Comments on The Interplanetary Internet, Vint Cerf Speaking
'This was the center of Interplanetary Communications.'- George O. Smith, 1942. (Read
the complete story)
|"If quantum entangled communication is really FTL, this would be a pretty good application."
(Dewtey 5/13/2013 12:50:53 PM)
|"I think now's the time to find out! In thinking about the different kinds of faster-than-light devices, now that I think about it, they are all pretty much like walkie-talkies. (For example, the ansible in Le Guin's Rocannon's World and the hyperwave relay in Asimov's Foundation.) In Cities in Flight, Blish referred to a Dirac transmitter that is effectively a vast galactic party line. In other words, there is no big galactic switching board for FTL communication.
Actually, the more I think about it, the more I like this topic. It's illustrative of the kind of thinking or writing that makes science fiction easy to read. You don't have to create an entire network of devices; you just use simple peer-to-peer technology like walkie-talkies.
As I recall, George O. Smith's Venus Equilateral Relay Station was staffed by human beings who made all of the connections! It was like a telephone exchange or telegraph office that required people to send things on."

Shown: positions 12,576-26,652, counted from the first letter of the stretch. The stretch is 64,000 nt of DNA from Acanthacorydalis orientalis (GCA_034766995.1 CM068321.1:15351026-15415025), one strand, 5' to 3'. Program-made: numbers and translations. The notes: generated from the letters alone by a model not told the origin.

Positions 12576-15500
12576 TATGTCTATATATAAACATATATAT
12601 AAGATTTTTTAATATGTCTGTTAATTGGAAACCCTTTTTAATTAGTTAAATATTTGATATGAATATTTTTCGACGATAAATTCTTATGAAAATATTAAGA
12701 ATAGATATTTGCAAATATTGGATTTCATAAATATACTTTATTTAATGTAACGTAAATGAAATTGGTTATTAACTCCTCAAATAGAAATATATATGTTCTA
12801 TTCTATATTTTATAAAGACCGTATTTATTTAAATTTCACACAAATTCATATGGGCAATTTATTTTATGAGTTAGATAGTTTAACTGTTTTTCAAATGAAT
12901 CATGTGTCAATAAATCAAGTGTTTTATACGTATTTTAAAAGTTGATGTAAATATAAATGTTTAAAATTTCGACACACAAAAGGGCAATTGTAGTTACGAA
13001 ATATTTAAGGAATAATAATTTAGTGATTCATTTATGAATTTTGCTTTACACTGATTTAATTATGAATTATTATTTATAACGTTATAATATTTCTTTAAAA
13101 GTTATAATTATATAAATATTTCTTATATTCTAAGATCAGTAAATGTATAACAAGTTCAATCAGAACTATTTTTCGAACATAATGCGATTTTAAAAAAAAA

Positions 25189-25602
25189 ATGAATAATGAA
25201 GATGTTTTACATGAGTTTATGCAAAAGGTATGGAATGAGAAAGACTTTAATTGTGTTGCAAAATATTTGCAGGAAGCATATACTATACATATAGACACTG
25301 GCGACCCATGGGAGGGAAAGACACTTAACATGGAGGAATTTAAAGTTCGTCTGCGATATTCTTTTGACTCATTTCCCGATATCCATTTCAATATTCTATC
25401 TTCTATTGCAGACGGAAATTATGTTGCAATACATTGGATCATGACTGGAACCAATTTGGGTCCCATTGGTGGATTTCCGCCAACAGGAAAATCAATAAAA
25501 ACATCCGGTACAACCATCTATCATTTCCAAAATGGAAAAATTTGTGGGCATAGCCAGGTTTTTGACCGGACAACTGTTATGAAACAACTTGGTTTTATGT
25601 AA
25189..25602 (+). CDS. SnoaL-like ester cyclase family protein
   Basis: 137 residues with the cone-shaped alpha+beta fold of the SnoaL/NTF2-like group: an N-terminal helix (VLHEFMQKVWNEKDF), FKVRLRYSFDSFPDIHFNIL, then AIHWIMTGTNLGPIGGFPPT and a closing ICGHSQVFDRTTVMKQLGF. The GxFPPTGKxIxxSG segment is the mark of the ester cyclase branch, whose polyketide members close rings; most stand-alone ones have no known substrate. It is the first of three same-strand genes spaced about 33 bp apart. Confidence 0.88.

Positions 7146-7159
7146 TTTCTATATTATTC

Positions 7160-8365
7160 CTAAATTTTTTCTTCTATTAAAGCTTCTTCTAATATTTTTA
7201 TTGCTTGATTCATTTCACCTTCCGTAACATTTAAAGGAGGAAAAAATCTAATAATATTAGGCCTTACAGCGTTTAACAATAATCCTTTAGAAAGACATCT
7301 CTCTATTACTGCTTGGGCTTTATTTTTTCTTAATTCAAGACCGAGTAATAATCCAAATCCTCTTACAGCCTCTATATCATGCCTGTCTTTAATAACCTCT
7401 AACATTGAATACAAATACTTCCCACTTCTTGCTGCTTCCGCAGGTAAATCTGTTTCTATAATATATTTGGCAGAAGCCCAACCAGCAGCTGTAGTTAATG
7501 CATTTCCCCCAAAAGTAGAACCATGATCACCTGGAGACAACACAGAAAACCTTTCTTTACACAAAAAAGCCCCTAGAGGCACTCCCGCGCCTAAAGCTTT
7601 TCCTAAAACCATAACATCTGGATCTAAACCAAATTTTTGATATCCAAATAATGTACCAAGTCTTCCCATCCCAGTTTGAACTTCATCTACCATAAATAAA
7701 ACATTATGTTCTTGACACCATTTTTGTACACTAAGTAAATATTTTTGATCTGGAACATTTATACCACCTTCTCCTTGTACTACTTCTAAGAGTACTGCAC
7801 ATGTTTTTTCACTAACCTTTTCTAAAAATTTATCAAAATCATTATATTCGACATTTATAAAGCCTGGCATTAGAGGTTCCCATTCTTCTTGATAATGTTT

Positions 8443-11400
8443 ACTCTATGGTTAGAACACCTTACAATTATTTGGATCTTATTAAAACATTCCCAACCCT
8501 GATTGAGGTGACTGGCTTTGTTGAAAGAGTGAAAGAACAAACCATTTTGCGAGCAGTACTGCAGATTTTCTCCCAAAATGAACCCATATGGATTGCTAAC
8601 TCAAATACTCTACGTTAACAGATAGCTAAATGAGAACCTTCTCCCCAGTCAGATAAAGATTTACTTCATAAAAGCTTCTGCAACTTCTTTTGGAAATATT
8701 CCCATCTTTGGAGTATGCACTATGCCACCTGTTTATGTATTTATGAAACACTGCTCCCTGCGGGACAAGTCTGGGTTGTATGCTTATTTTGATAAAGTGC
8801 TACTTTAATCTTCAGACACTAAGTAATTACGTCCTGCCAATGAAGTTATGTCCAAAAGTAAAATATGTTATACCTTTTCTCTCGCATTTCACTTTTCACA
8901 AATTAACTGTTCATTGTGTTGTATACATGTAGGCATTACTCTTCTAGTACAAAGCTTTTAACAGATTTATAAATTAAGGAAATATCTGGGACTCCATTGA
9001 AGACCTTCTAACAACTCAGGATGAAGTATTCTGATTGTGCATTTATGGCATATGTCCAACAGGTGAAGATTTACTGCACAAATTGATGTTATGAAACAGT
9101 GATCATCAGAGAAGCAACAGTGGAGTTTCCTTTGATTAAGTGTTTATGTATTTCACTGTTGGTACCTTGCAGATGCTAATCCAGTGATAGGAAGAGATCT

(Bill Christensen 5/14/2013 7:48:32 PM)
|"An Interplanetary Internet can be a good step in developing interplanetary governments, improved trade, and aid in transportation. Civilization united across AUs.
As for an Interstellar Internet (without FTL communications), I recall Sagan's "Cosmos" program - in the episode "Encyclopaedia Galactica", he suggests a universal database, where information is stored and could be accessed across space. Granted, it would take centuries to set up (hardware and a standard means of communications), centuries more to update it with information that would be certainly always out of date. I suppose it's better than nothing until someone figures out a way for FTL travel or communications. "
(Gatomon41 5/21/2013 8:30:51 PM)
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